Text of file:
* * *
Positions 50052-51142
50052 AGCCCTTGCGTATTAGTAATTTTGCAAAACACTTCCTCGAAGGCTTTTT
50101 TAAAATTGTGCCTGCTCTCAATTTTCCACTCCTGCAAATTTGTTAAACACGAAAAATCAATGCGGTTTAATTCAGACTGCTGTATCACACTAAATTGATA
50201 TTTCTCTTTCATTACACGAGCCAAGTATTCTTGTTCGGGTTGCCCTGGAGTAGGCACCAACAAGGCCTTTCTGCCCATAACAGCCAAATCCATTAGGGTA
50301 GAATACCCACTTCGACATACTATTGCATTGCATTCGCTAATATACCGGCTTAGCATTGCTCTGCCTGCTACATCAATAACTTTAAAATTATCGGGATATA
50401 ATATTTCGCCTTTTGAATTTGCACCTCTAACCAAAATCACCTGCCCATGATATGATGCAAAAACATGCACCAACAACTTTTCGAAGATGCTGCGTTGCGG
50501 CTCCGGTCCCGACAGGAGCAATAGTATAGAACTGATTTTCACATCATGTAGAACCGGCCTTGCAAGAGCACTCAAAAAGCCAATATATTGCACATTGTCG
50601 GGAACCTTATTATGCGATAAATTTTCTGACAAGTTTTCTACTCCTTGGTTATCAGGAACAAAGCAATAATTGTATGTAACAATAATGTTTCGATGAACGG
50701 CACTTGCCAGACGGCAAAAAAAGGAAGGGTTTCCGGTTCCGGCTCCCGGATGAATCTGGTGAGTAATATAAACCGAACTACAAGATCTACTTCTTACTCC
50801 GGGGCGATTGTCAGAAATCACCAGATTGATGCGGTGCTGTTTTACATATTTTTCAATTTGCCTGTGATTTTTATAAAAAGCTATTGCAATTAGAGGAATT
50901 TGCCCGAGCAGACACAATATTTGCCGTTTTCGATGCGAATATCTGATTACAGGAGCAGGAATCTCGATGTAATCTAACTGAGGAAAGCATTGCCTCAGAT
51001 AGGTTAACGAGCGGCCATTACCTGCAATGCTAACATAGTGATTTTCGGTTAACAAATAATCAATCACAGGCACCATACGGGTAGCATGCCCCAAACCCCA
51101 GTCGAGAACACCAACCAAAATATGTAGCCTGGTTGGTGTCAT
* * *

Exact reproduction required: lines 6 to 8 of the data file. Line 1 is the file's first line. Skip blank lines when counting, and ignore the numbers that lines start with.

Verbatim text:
50401 ATATTTCGCCTTTTGAATTTGCACCTCTAACCAAAATCACCTGCCCATGATATGATGCAAAAACATGCACCAACAACTTTTCGAAGATGCTGCGTTGCGG
50501 CTCCGGTCCCGACAGGAGCAATAGTATAGAACTGATTTTCACATCATGTAGAACCGGCCTTGCAAGAGCACTCAAAAAGCCAATATATTGCACATTGTCG
50601 GGAACCTTATTATGCGATAAATTTTCTGACAAGTTTTCTACTCCTTGGTTATCAGGAACAAAGCAATAATTGTATGTAACAATAATGTTTCGATGAACGG